Monkeypox and chickenpox are among the most talked about diseases at present. Due to the May 2022 Monkeypox outbreak, a lot of focus has shifted towards monkeypox, chickenpox, smallpox, etc. In this article, we list simple ways in which monkeypox and chickenpox differ from each other.
How did monkeypox originate?
While clinically less severe than smallpox, monkeypox is a viral zoonosis (a virus that spreads from animals to people). It has symptoms that are comparable to those of smallpox. Monkeypox has replaced smallpox as the most significant orthopoxvirus for public health since smallpox was eradicated in 1980 and smallpox vaccinations were subsequently discontinued. Primarily affecting central and west Africa, monkeypox has been spreading into cities and is frequently seen close to tropical rainforests. Numerous rodent species and non-human primates serve as hosts for animals.
What causes monkeypox?
The monkeypox virus has been found to be susceptible to several animal species. This comprises non-human primates, dormice, rope and tree squirrels, Gambian pouched rats, and other species. There is still uncertainty about the monkeypox virus’s natural history, and further research is required to pinpoint the precise reservoir or reservoirs and understand how the virus circulates in the wild.
How does one contract it?
Monkeypox can be spread to humans by direct contact with an infected animal, person, or contaminated materials. Through bodily fluids, sexual contact, and respiratory secretions, the monkeypox virus travels between individuals. interacting with recently contaminated objects, like sick people’s or animals’ bedding, clothing, and other stuff.
What are the symptoms?
It could take days or even weeks after exposure before you experience symptoms. Early indications of monkeypox include symptoms similar to the flu, such as:
- Pain in muscles
- Lymph nodes with swelling
How did chickenpox originate?
The varicella-zoster virus, sometimes known as the chickenpox virus, has existed much longer than humans have. It is likely that the original chickenpox viruses appeared 70 million years ago. The herpes virus family, which includes the virus that causes chickenpox, dates back roughly 500 million years.
What causes chickenpox?
The varicella-zoster virus (VZV), a member of the herpesvirus family, is what causes varicella (chickenpox), an acute and extremely contagious illness. Humans are the only known reservoir for the one type of VZV. Following infection, the virus stays dormant in the brain ganglia and, in 10–20% of cases, it reactivates to cause shingles, usually in people over 50 or those with impaired immune systems.
How does one contract it?
Being in contact with someone with chickenpox. Receiving airborne infection from a sick individual who may be sneezing or coughing. May also be through obtaining bodily fluids from an infected child’s mouth, nose, or eyes.
What are the symptoms?
The symptoms of chickenpox are noticeable. Doctors can often tell if someone has chickenpox by looking at their skin. The following symptoms of chickenpox typically appear in that order:
- Feeling lethargic
- Continuous stomach ache for 1 or more days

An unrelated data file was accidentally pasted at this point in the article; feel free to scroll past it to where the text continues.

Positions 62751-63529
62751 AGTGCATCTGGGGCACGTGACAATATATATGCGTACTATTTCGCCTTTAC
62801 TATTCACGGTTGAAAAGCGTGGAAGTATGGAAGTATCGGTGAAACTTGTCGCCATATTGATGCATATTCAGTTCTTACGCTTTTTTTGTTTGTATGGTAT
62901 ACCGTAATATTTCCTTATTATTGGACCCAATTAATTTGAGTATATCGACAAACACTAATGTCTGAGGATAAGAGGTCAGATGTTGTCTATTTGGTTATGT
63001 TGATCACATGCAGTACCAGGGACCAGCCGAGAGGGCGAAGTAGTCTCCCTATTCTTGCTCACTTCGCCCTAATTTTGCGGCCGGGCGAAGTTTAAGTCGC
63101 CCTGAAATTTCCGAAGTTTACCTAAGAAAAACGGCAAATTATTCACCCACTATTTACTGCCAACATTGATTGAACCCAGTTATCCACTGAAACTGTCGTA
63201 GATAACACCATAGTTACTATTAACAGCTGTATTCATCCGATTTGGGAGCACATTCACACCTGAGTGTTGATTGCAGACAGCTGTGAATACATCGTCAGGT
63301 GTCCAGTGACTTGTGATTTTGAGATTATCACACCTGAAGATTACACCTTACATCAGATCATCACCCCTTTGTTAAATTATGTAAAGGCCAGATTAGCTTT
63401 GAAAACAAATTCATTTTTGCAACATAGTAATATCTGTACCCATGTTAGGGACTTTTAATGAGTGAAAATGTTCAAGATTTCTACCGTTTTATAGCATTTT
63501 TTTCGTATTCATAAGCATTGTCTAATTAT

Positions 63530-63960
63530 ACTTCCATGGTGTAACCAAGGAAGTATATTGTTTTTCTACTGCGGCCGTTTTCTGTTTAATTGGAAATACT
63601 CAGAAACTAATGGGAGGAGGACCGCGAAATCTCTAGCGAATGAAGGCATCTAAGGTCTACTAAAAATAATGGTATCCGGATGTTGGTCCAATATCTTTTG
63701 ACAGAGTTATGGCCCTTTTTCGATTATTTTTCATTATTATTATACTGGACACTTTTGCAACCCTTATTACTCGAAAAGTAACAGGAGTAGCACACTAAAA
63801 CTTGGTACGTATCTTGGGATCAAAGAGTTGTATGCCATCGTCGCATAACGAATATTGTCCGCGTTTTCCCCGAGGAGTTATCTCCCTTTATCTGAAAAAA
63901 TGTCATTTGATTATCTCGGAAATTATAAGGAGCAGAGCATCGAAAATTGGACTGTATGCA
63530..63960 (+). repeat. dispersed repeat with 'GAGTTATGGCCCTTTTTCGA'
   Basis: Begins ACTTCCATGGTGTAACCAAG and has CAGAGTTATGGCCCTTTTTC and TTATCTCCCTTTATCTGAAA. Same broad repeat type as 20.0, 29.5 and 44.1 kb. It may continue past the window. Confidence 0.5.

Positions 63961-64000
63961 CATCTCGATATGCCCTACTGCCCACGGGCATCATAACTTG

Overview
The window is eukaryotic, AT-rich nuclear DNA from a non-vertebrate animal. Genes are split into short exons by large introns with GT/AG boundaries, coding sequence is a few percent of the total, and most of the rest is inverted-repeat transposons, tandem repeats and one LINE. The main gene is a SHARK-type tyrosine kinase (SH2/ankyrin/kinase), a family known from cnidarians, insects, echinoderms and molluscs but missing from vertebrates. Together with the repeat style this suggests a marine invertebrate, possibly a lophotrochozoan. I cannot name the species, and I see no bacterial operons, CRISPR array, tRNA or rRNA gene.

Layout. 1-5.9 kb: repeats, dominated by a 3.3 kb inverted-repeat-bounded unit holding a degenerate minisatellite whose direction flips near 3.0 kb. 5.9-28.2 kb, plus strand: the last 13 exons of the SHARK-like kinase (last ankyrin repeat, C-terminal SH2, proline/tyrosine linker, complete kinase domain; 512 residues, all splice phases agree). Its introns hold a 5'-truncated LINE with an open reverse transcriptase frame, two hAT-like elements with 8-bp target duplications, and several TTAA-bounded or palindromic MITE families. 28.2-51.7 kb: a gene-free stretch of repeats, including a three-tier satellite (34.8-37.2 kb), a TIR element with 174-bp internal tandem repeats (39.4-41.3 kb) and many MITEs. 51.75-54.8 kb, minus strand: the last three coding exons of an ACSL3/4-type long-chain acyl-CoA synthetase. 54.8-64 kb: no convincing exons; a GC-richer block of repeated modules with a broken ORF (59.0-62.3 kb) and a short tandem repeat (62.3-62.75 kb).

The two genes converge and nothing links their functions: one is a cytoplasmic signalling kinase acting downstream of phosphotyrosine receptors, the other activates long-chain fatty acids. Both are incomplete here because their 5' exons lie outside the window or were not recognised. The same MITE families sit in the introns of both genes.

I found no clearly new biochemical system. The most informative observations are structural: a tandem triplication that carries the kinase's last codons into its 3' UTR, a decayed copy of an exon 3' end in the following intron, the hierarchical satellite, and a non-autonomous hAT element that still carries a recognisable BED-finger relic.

- Irritating and constant skin rash that may appear as several tiny blisters
- Bumps containing what appears to be whitish translucent water
- Scabs appearing after blisters rupture
- Skin that seems patchy
- Spots that vanish eventually
What is the difference between monkeypox and chickenpox?
As briefly discussed above, monkeypox and chickenpox are both viral diseases. Although they differ in spread and causes, they may have similar symptoms. Here are some simple indicators to help you differentiate between the two:
1. Timing of symptoms
Although fever associated with chickenpox may develop 1-2 days prior to rash, which is another frequent symptom of both chickenpox and monkeypox, monkeypox fever may appear 1-5 days prior to rash.
Lymph nodes afflicted by monkeypox swell, whereas chickenpox lymph nodes do not. This may be one of the easiest ways to identify between monkeypox and chickenpox.
3. Incubation period
Monkeypox takes between five and twenty-one days to incubate, whereas chickenpox takes between four and seven days.
4. Preventing measures
In the case of monkeypox, contact with the sick person, animal, or any item, such as the infected person’s belongings, must be avoided. However, in the case of chicken pox, vaccination is required to prevent infection.
The monkeypox virus enters the body through the respiratory tract, mucus, and broken skin. While chickenpox can only spread through respiratory excretion.
6. Medical treatment
There is no specific treatment for monkeypox. However, the affected person’s contacts may receive the smallpox vaccine. Treatment for the symptoms of chickenpox is offered, however, the vaccine is both safe and effective.
These indicators can help you better identify both diseases. We encourage you to always follow preventive measures to help protect you against these contagious diseases.
Disclaimer: This content including advice provides generic information only. It is in no way a substitute for a qualified medical opinion. Always consult a specialist or your own doctor for more information. NDTV does not claim responsibility for this information.